Conflict of Interest: None Declared

In response:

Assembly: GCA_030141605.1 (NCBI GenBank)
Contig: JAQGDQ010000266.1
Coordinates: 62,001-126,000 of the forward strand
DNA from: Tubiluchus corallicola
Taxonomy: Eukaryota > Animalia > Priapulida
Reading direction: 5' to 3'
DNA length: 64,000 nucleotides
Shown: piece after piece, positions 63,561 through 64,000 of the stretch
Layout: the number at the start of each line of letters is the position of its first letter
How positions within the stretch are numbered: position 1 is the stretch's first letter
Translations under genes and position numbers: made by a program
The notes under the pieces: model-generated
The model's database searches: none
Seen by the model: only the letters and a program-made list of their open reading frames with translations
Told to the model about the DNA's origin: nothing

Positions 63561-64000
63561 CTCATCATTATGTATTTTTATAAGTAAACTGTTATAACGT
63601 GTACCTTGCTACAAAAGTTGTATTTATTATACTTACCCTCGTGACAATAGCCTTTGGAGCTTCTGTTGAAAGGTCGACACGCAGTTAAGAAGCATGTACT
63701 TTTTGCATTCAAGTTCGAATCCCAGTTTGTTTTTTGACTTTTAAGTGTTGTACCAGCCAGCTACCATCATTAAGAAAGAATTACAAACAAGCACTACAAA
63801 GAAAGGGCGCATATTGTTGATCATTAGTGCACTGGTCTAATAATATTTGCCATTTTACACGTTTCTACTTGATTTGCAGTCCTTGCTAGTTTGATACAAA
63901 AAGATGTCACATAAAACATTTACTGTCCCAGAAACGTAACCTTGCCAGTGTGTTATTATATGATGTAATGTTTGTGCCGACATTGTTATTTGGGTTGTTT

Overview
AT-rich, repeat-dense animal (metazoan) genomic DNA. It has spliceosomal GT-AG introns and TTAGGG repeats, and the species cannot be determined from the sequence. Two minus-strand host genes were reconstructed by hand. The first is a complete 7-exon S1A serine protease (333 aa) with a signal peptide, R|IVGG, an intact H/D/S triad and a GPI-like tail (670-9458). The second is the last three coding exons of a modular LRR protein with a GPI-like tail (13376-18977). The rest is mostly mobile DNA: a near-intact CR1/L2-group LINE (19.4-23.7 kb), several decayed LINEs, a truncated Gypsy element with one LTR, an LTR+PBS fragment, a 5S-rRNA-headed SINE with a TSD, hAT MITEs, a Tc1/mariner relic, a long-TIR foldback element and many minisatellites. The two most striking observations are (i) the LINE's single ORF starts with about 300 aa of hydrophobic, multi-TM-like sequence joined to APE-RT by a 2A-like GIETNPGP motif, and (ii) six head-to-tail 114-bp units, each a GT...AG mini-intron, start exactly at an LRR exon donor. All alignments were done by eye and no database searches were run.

Dr Navarro-Sarabia and Dr Herrero-Beaumont raised a number of concerns with respect to our systematic review on viscosupplementation for knee osteoarthritis (1), which we address as follows: The number of patients randomized per group was indeed unclear in their trial (2). They referred to 306 patients who were randomized, but failed to report how many of these 306 patients were allocated to hyaluronic acid (HA) and placebo. They merely describe that 149 versus 152 patients received HA and placebo, respectively, after the exclusion of 5 randomized patients for whom they had no post-randomization efficacy data. As to concealment of allocation, we still do not understand the mechanism and its adequacy. Did the authors use coded drug packs, central randomization or sequentially numbered, sealed opaque envelopes for concealment (3)? As to blinding of patients, we cannot determine whether the syringes containing HA and placebo were identical in appearance, since the authors only referred to the packages. As already implied above, the trial (2) was not analysed according to the intention-to-treat principle since 5 patients were excluded after randomisation. The primary outcome and the minimal clinically important difference of this and previous meta-analyses (4) were pre-specified before the OARSI recommendations became available. However, function was reported in detail as a secondary outcome. In addition, we recently showed that differences in pain intensity between groups can be directly converted into odds ratios of treatment response and corresponding numbers needed to treat (5). Among large trials with blinded outcome assessment, there were no differences in estimated treatment effects between the two trials that required approximations for the calculation of effect sizes and the 16 trials that did not (difference in effect size=0.05, 95%-CI -0.21 to 0.31, p for interaction=0.67). Analyses by patient characteristics, such as average age or gender, should not be performed based on aggregate-level data, as suggested by Navarro-Sarabia and Herrero-Beaumont, because of the ecological fallacy (6).